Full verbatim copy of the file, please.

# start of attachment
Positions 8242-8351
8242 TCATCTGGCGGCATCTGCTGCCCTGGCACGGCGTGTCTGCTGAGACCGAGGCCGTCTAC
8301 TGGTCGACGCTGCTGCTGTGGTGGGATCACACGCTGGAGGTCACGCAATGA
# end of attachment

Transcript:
Positions 8242-8351
8242 TCATCTGGCGGCATCTGCTGCCCTGGCACGGCGTGTCTGCTGAGACCGAGGCCGTCTAC
8301 TGGTCGACGCTGCTGCTGTGGTGGGATCACACGCTGGAGGTCACGCAATGA